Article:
Ideal Female Bodies (ii)


Italian Renaissance (c. 1400 – 1700)

Renaissance Italy was an extremely Catholic, patriarchal society. Women were meant to embody virtue and were often separated from men both in public and at home. A woman’s value was linked to her relationship with men, whether it was God, her father, or her husband.

The quality of both a wife’s behaviour and looks were thought to reflect her husband’s status. Beauty in Renaissance Italy meant a rounded body, including full hips and large breasts. Pale skin, strawberry blonde hair, and high foreheads were all thought of as the height of physical beauty.

“Choose neither a woman nor linen by candlelight.” ― Italian Proverb

Victorian England (c. 1837 – 1901)

The Victorian era of England lasted the length of Queen Victoria’s reign. She was the most influential figure of the era, a young queen who became a young wife and mother. Domesticity, family, and motherhood were highly valued in Victorian society, because these values were embodied by Queen Victoria herself.

The style of the time reflected women’s motherly position in society. Women wore corsets to cinch their waists as tightly as possible, creating an hourglass figure. These corsets physically restrained women’s range of motion, flaunting their separation from physical labour. Women also wore their hair long as a symbol of femininity.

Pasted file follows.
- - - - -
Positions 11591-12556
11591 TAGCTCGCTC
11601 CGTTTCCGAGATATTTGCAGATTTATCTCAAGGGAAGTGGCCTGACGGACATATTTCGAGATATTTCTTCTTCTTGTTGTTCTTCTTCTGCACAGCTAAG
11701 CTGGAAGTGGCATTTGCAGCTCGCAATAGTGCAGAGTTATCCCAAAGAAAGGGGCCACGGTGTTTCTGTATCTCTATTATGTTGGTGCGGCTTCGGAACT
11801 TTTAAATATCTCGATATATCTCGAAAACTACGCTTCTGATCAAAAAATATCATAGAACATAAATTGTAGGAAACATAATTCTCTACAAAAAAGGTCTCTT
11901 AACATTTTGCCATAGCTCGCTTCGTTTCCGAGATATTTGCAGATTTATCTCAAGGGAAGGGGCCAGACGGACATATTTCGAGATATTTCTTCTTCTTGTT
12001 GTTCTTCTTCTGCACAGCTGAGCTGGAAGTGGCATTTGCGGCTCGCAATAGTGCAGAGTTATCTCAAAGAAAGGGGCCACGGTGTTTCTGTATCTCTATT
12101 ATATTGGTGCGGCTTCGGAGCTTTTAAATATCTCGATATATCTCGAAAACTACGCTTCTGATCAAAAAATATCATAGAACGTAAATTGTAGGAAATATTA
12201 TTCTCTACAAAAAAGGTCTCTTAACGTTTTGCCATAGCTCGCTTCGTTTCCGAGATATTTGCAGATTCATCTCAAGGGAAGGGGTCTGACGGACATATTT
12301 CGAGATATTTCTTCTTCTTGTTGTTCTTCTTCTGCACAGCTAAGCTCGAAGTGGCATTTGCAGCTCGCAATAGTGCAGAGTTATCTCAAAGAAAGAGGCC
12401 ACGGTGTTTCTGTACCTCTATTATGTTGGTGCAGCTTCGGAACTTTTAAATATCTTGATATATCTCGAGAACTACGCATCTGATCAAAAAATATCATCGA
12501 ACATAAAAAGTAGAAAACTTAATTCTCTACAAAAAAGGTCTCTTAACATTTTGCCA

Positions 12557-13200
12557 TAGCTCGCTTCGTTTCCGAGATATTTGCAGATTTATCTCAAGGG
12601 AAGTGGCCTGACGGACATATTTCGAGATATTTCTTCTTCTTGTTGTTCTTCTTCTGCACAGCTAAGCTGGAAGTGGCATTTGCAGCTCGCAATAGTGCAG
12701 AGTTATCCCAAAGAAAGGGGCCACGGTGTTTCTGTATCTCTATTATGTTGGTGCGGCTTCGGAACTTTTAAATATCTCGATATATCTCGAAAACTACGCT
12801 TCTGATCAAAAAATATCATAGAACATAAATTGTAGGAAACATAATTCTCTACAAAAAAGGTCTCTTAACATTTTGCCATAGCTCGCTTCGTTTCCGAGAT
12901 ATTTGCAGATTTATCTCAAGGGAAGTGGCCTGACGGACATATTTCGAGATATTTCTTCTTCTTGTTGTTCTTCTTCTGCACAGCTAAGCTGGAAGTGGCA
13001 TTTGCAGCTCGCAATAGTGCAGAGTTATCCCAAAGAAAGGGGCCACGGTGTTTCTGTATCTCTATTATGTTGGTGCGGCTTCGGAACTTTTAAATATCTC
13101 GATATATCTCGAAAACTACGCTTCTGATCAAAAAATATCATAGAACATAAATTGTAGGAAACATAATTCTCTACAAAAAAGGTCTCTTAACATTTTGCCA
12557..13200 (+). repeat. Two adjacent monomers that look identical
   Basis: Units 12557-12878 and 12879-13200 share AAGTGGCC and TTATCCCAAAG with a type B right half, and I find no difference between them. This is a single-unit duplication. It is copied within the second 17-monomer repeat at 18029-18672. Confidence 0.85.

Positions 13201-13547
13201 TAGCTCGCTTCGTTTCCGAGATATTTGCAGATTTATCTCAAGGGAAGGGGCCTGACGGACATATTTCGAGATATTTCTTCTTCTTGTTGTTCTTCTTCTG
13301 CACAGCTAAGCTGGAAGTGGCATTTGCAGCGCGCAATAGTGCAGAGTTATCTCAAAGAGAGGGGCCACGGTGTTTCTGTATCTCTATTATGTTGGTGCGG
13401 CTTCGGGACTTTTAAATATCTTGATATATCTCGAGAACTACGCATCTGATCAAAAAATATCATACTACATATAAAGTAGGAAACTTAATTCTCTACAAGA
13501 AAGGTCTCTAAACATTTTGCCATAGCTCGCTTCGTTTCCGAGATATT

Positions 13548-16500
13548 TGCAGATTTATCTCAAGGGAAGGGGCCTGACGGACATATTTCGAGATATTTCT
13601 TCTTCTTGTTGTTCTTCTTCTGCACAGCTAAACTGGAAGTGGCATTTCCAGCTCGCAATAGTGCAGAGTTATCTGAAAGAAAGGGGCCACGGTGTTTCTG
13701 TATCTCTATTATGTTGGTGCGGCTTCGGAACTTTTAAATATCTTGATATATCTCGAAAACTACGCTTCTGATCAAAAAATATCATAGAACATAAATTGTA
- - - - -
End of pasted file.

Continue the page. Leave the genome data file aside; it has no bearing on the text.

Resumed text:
“She wore tight corsets to give her a teeny waist – I helped her lace them up – but they had the effect of causing her to faint. Mom called it the vapors and said it was a sign of her high breeding and delicate nature. I thought it was a sign that the corset made it hard to breathe.” ― Jeannette Walls, Half Broke Horses

See other: Ideal Female Body Types Throughout History

Ideal Female Bodies (i)


Ancient Egypt (c. 1292 – 1069 B.C.)

Women in ancient Egypt enjoyed many freedoms that would take thousands of years for women to enjoy again. Ancient Egyptian society was sex-positive, and premarital sex was entirely acceptable. Women could own property independently from their husbands, and could initiate divorce from their husbands without shame. Women could even inherit titles, even become Pharaoh.

Art from this era of ancient Egypt tells us that long, braided hair was an important aspect of female beauty. Braids framed a symmetrical face, and women wore thick black kohl around their eyes. Women are shown as slender, with high waists and slim shoulders.

“No one wants to see curvy women.” – Karl Lagerfeld

Ancient Greece (c. 500 – 300 B.C.)